"Trading Places" focuses on the exciting world of commodity traders and portrays it in a relatively accurate manner. Most notably, the film depicts the volatile nature of commodities markets, where a trader can be wiped out in a day. One famous real-world example is Brian Hunter from the Amaranth hedge fund. Hunter was a fantastically successful commodity trader until he lost $6 billion in the span of a couple weeks and forced his company into liquidation.
Some of the best scenes in "Trading Places" are those that depict the action in the commodities trading pits. These provide an excellent view of an exciting corner of Wall Street, but one that has steadily declined in importance. Since the advent of computers, more and more trading occurs electronically and by traders working at desks. The exciting visual and audio spectacle of the brightly colored floor traders screaming out orders has not disappeared from the landscape, but it is becoming rare.
Eddie Murphy's character this movie is a new commodity trader who makes a meteoric ascent from newcomer to toast of the town. The possibility of such a rapid rise is one of the great attractions of a career as a Wall Street trader. However, while Murphy's character is a fairly good approximation of a newcomer to the trading world, the speed of his ascent is somewhat exaggerated. Rapid progress in a trading career is possible, but going from newcomer to head trader by Christmas is unrealistic. Nevertheless, for smart, ambitious employees, trading offers the possibility of more rapid advancement than almost any other career imaginable.
The Investment Banker - Melanie Griffith As Tess McGill In "Working Girl"
Investment bankers have been featured in several movies, including "Working Girl," "American Psycho" (2000) and "Barbarians at the Gate" (1993). These movies faithfully portray several aspects of the investment banker's job, including long hours, frequent meetings and the pressure that comes from working in a business where a single deal can define a career. When Harrison Ford comments in "Working Girl" that "you're only as good as your last deal," he accurately sums up the investment banking business. Those who are interested in a career in investment banking should consider whether they are willing to put in the long hours, hard work, extensive travel and often tedious duties necessary to progress to the top of this field.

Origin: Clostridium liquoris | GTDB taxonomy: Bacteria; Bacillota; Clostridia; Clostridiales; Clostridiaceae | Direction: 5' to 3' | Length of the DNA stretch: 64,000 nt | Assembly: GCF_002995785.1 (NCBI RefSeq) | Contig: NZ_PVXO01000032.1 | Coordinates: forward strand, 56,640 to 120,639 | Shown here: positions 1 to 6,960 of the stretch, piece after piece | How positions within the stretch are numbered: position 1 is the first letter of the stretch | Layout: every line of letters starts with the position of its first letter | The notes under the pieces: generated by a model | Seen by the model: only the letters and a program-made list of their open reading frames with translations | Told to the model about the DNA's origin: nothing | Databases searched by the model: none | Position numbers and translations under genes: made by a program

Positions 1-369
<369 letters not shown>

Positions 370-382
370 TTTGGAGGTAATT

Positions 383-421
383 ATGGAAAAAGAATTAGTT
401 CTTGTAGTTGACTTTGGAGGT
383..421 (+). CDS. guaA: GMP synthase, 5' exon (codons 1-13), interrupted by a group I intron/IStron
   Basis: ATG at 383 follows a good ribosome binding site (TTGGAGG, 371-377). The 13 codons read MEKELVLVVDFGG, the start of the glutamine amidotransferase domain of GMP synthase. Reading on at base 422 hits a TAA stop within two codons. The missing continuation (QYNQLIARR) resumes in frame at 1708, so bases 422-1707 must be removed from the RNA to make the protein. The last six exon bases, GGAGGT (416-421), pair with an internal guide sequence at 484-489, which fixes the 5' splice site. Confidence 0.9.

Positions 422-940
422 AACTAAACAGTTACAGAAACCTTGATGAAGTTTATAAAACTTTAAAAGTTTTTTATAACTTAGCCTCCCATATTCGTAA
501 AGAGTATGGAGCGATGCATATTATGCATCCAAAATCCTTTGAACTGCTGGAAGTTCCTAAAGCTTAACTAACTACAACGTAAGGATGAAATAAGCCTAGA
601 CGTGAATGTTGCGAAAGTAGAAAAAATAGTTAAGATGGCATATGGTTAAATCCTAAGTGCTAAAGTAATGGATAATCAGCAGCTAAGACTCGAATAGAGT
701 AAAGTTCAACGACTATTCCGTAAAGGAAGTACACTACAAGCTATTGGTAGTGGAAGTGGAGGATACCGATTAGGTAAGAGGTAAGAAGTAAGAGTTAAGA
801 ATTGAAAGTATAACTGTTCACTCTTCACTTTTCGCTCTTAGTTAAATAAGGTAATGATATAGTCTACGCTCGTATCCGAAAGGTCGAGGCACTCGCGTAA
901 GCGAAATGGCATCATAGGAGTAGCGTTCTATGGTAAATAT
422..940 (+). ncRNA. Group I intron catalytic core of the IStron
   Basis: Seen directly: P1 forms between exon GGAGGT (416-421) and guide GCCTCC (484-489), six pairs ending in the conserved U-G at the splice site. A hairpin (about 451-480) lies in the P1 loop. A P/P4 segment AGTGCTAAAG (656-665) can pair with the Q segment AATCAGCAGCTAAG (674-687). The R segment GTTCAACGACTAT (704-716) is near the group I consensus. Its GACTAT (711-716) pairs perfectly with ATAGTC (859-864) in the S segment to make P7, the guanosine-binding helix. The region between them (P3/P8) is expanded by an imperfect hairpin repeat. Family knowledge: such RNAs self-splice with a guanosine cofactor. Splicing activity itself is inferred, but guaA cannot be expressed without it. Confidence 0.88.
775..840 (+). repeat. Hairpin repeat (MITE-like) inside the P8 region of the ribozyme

In "Working Girl," Melanie Griffith plays a secretary eager to break into the ranks of investment banking. She is ultimately successful, but unfortunately, her character's success is more the exception than the norm. Although there is always the possibility that a talented, intelligent, hard-working individual can find a place in investment banking, the vast majority of senior employees have a certain career and educational background. This background almost always includes an undergraduate degree from a strong university; most mid-level and senior investment bankers also have a Master of Business Administration (MBA) or other graduate degree.
The most popular career path to investment banking includes working as an analyst at an investment bank for two or three years after college, attending graduate school and then returning to investment banking at positions of increasing responsibility. Compared to trading, a career in investment banking often takes somewhat longer to develop, although progress can still be very quick by traditional standards.
The Bottom Line
Hollywood often sensationalizes the lives and careers of Wall Street workers, but many aspects of these portrayals are quite accurate, allowing viewers to gain valuable insight into what a Wall Street career might actually be like. The movies also include cautionary lessons that the unprincipled pursuit of wealth and power often results in a catastrophic fall. Movie watchers considering a career in finance should remember these lessons as they pursue a career that might place them in positions of great power and responsibility.